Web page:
Central Bench rallied for bakery, growler shop
The shelves at Granny C’s Bakery at the Hillcrest Shopping Center on the Boise Bench were bare by noon on Wednesday — despite the owners putting out triple the amount of pastries they normally sell.
The owners posted a sign on the door, letting customers know they were closed to “get caught up” and would reopen at 6 a.m. Thursday.
By about 10 a.m. Thursday, the community’s support was apparent yet again. The bakery was basically out of everything at that time, said pastry chef Heather deBoer, whose family owns Granny C’s. Heather told the Statesman on Thursday that the shop will stay open as long as there are products to sell — which, at the rate the customers are buying up the goodies, could mean just a few hours at a time.
Why the booming business? Boiseans have been showing their love for the family-run bakery — sued last week by Albertsons for allegedly violating a noncompete clause — by doing more than just eating everything in sight, including the signature old-school cinnamon rolls, called Granny Rolls.
Brad deBoer, a real estate agent who owns the bakery with his wife and Heather, is grateful for the community support. But he is despondent because he believes his family is going to lose it all, despite the contract he signed with the shopping center.
“I’m done,” he said, tears welling up in his eyes. “We can’t start over.”
The Central Bench Neighborhood Association sent a letter to Albertsons Corporation, asking the grocery giant not to “resort to legal bullying tactics” to push out the bakery and nearby CopenRoss Growlers. A gathering at CopenRoss to support both businesses is planned for 6 p.m. Thursday, according to a public event scheduled on Facebook; 61 people indicated they are going and 97 said they’re interested.
“Especially in a shopping center that already has a high turnover rate,” the letter says. “Our Center Bench Neighborhood has worked hard to encourage small businesses to come set up shop.”
Albertsons, also a tenant at the shopping center though not in the same building, sued Granny C’s, CopenRoss Growlers and California-based shopping center owner FPA Shoppes at Hillcrest, the Statesman reported Wednesday. But the company announced Thursday that it was dropping Granny C’s and CopenRoss from the suit; FPA Shoppes is still named.
In its original suit, Albertsons said the two businesses are violating a noncompete clause in the lease that the grocery giant signed with former shopping center owner Hillcrest Plaza Partnership in 1987.
It’s unclear why FPA Shoppes at Hillcrest would sign leases with businesses that might violate the contract with Albertsons. Michael B. Earl, the manager of the company, did not return calls for comment Tuesday or Wednesday.
Lisa Copenspire-Ross, owner of CopenRoss Growlers, told the Statesman via email Tuesday that she did not want to comment on the lawsuit, other than to say that CopenRoss does not think it has violated any lease agreement.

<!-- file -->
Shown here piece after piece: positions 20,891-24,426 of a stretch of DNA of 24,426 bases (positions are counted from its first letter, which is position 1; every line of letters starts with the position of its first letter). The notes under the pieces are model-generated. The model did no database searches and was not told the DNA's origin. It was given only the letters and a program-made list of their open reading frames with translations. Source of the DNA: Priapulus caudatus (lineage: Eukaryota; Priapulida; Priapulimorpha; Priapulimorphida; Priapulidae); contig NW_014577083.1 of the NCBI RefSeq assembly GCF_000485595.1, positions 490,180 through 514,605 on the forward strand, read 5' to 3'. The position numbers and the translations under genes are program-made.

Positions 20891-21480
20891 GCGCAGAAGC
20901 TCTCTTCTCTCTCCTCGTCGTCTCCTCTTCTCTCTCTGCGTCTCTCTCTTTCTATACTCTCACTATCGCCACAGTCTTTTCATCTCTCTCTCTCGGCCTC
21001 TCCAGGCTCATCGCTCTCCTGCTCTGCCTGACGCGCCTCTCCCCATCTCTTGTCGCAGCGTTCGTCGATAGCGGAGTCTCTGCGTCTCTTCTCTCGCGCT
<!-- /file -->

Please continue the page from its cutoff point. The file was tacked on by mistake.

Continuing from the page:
The president of the Central Bench Neighborhood Association told the Statesman at an interview outside the bakery Wednesday that both businesses offer needed meeting spaces for that group and others.
“They’re local hangout spots,” Randy Johnson said. “We want to, as a neighborhood, to support our local businesses.”
He noted that Albertsons has been a great corporate friend to the area, providing $100 in gift certificates and 300 bottles of water for the group’s National Night Out event Tuesday. The association’s concern is that the corporate giant is chasing out “mom-and-pop” businesses.
“What’s next? Albertsons sells flowers, is your next move to chase out Hillcrest Floral,” Johnson wrote in the association letter to Albertsons. “You sell Starbucks Coffee, will you chase out any place that offers local coffee?”
The Central Bench Neighborhood Association represents thousands of residents who live in about 2,500 homes, in an area that’s between Roosevelt Street and Curtis Road, and Alpine Street and Overland Road.
DeBoer said his family spent thousands renovating the 1,600-square-foot space previously occupied by a Blimpie shop, and they don’t have the money to relocate the $13,000 in baking equipment they installed. He borrowed money from a friend to get the business off the ground.
DeBoer’s daughter, Heather, trained at a culinary school in Portland. The family opened the doors of the bakery in April, just days after her 30th birthday.
Things were going pretty well — despite trouble getting the shopping center to approve a sign outside the business, an issue they now realize was related to the Albertsons dispute.
The deBoers were about to begin promoting the use of a back room that seats up to 15 people for parties and conferences. “And then all this happened,” Heather deBoer said. “It’s really disheartening for us.”
Albertsons spokeswoman Chris Wilcox told the Statesman via email Wednesday that the company was reviewing the letter from the Central Bench Neighborhood Association, and she provided a written statement:
“Albertsons Companies operates grocery stores with other small businesses and tenants in shopping centers locally and around the country, and we recognize how these businesses can help communities thrive. That isn’t what this issue is about. Typically, shopping center businesses have mutual interests and all can benefit from their neighbors, and our team works hard to ensure we are a good neighbor.
“All shopping centers are governed by defined covenants ... to protect the value of the respective businesses. This is for everyone’s benefit. In this instance, Albertsons seeks to address its landlord’s failure to follow the agreed-upon restrictions. Prior to filing suit, we notified the landlord of our concerns, and the landlord failed to adequately respond. Our objective here is to fairly resolve the situation to the mutual satisfaction of everyone, which is consistent with our business practices.”